One of our most provocative talents launches his new First Contact SF series. When a mysterious object from the stars lands on the compound of a doomsday cult in the Alaskan wilderness, a park ranger who believes it’s a UFO clashes with the prophet and survivalists who thinks it’s the star Wormwood, heralding the apocalypse.





Will McIntosh, Unbreakable
(self-published Jun 2017)

The Hugo Award-winning author’s latest novel is a YA dys­topian adventure in the tradition of The Maze Runner and The Hunger Games. Celia lives in a walled town where she and other residents perform amazing feats and break world records for a mysterious audience, but when she escapes to help a dying friend, she discovers shocking truths about the world beyond.





Sam J. Miller, The Art of Starving
(HarperTeen Jul 2017)

The renowned story author’s first novel is a wrenching and ambitious YA about a young man with an eating disorder who begins to develop superpowers, with his mundane and extraordinary struggles ‘‘woven together through the novel’s most distinctive and appealing aspect, which is Matt’s own cynical, sarcastic, desperate, and thoroughly believable voice.’’ [Gary K. Wolfe]





Benjamin Percy, The Dark Net
(Houghton Mifflin Harcourt Aug 2017)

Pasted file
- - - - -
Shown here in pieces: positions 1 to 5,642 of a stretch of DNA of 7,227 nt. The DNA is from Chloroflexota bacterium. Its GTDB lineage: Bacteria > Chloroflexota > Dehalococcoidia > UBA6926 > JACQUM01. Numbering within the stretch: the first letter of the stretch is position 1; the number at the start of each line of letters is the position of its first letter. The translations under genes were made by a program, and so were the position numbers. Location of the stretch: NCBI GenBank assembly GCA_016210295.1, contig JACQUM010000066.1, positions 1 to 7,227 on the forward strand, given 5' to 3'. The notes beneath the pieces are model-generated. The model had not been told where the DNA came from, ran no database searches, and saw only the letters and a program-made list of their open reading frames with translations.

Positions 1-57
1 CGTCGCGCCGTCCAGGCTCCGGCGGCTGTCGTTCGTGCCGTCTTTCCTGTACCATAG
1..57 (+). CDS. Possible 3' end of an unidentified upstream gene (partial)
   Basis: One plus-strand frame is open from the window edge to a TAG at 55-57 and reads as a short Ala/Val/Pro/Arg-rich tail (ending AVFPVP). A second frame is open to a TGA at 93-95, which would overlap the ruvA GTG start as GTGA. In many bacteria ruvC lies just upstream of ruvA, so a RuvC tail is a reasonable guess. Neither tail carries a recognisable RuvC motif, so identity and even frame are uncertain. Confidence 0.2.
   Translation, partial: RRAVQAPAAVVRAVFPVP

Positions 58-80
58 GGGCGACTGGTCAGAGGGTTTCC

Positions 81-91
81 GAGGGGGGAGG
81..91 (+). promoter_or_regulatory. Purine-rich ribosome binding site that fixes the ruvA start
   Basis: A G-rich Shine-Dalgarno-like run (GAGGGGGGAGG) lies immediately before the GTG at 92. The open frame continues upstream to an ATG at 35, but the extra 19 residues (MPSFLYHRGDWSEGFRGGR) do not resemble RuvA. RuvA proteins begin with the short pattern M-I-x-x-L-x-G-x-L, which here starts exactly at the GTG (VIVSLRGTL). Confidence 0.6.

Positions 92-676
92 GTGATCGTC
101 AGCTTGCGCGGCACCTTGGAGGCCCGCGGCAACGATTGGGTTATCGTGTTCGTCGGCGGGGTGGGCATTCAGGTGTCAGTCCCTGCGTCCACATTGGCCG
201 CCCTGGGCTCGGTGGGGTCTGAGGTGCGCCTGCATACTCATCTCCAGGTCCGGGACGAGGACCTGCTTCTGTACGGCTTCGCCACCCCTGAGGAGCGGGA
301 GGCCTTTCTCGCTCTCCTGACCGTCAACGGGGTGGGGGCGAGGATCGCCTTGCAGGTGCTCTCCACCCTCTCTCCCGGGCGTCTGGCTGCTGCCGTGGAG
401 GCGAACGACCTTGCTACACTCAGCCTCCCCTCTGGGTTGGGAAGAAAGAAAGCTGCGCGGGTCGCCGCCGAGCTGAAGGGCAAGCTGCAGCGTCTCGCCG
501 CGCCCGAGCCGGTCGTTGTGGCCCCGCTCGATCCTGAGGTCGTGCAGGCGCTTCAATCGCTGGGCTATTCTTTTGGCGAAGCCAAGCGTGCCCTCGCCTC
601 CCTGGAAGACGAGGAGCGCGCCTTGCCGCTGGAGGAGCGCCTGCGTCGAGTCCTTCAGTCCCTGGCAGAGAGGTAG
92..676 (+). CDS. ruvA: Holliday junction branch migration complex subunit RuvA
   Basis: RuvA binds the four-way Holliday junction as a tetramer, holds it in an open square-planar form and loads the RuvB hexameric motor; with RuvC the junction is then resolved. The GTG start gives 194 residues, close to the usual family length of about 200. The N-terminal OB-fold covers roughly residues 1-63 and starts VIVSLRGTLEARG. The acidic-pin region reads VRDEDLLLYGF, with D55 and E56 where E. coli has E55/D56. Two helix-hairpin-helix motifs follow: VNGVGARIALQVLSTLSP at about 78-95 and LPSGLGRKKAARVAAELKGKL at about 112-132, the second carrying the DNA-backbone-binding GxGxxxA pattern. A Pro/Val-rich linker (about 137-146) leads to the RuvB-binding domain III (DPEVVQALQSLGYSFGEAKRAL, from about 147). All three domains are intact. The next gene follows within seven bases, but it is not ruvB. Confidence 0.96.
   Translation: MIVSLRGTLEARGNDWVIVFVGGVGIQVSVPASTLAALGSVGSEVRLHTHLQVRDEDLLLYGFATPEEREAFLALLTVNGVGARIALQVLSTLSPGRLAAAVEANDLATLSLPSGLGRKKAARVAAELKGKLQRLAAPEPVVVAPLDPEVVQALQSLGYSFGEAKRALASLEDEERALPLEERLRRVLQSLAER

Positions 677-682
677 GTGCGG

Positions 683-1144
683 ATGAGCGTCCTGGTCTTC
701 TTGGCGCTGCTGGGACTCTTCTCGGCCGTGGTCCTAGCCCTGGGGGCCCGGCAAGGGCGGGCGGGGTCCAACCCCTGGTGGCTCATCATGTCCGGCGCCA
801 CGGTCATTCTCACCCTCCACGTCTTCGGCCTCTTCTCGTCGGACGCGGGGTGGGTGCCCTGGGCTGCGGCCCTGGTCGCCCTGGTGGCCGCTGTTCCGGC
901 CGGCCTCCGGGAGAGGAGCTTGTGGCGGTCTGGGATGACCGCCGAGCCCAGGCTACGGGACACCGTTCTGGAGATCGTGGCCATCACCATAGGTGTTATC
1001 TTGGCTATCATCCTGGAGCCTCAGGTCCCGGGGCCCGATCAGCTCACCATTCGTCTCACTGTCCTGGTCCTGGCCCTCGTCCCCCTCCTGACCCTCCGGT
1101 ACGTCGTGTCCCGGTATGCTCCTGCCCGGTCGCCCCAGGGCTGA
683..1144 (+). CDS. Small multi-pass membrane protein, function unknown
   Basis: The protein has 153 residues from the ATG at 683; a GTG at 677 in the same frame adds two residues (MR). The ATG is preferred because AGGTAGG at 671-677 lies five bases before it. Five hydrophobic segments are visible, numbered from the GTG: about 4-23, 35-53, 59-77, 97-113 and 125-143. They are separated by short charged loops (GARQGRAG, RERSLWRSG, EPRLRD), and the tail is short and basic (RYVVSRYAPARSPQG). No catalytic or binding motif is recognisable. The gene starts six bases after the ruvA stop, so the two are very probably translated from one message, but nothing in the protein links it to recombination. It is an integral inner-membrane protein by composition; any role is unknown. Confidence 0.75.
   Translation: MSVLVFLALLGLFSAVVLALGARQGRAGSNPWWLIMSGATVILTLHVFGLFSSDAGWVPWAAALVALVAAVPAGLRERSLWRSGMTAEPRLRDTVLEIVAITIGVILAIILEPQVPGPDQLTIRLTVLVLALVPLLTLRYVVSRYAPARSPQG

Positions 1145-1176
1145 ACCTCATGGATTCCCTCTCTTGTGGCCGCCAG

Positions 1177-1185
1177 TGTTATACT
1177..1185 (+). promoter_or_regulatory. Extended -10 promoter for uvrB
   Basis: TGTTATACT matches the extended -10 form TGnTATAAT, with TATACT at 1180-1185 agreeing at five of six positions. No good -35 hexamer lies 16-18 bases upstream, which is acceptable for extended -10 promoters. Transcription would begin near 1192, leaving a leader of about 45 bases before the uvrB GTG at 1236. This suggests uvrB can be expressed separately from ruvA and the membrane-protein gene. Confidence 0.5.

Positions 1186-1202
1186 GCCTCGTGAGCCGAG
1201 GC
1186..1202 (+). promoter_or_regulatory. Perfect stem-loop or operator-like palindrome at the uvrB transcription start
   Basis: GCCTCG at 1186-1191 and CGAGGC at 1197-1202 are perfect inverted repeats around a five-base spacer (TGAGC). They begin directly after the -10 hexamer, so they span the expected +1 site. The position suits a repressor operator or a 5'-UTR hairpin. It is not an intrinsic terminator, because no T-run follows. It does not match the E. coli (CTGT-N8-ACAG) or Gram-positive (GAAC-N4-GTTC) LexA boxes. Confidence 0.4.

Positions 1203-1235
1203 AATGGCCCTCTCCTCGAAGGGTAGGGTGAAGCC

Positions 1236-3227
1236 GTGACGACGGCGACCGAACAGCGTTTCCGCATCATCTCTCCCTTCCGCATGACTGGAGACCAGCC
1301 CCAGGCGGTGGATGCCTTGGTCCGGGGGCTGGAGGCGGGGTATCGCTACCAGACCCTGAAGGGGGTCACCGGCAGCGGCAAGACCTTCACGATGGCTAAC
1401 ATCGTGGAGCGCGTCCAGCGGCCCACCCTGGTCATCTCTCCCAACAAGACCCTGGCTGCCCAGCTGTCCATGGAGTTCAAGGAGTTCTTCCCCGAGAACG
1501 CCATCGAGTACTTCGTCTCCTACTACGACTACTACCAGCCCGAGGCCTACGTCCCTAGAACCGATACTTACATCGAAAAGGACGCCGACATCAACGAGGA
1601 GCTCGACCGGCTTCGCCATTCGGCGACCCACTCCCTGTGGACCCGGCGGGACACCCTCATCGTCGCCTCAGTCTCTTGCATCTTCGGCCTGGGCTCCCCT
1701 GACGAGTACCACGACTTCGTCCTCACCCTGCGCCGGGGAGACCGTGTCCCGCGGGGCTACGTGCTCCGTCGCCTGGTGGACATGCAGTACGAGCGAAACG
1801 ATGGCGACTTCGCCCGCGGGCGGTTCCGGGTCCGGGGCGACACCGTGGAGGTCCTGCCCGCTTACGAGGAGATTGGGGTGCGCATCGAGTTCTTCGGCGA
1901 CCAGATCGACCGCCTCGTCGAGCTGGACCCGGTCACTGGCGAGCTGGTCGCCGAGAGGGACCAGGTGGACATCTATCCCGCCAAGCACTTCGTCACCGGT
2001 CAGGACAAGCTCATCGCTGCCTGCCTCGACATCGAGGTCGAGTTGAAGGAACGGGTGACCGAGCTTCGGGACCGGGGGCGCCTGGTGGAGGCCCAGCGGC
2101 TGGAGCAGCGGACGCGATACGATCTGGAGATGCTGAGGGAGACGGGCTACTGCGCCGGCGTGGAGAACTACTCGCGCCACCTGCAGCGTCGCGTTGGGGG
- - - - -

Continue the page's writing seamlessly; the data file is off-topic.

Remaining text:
Magic and technology mingle in this hyperkinetic but beautifully written thriller set in modern-day Portland, where a group of ragtag outcasts join forces to combat a malevolent force rising in the hidden underbelly of the Internet. ‘‘Percy’s narrative is as lean as a jaguar, and it sprints ahead with a clean, swift motion…. Restrained yet lyrical, his prose raises his characters off the page.’’ [John Langan]





Christopher Rowe, Telling the Map: Stories
(Small Beer Press Jul 2017)

The first full-length collection from one of our most am­bitious and unusual authors includes ten stories, among them ‘‘The Voluntary State’’, his Hugo, Sturgeon, and Nebula Award-nominated novella set in a bizarre version of Tennessee, and a sequel (original to the book), ‘‘The Border State’’. ‘‘Rowe, on the basis of no more than a couple of dozen stories over nearly 20 years… managed to gain a reputation as one of the most distinctive voices to emerge from this period. This is not only because he writes with lyricism and great precision of style, but because of his firm geographical grounding, which is reflected in all the stories here.’’ [Gary K. Wolfe]





Carrie Vaughn, Bannerless
(Houghton Mifflin Harcourt/John Joseph Adams Jul 2017)

This pastoral postapocalyptic procedural is set decades after an eco­nomic and environmental collapse destroyed US civiliza­tion. The denizens of the Coast Road region have a thriv­ing but controlled economy, where only those who earn ‘‘banners’’ can have children, and the ‘‘bannerless’’ are outcasts. Investigator Enid mediates disputes and solves crimes, and her first big case is a mysterious death that could be murder. ‘‘There’s a lot of nuance here as well as solid, enviable craftsmanship.’’ [Adrienne Martini]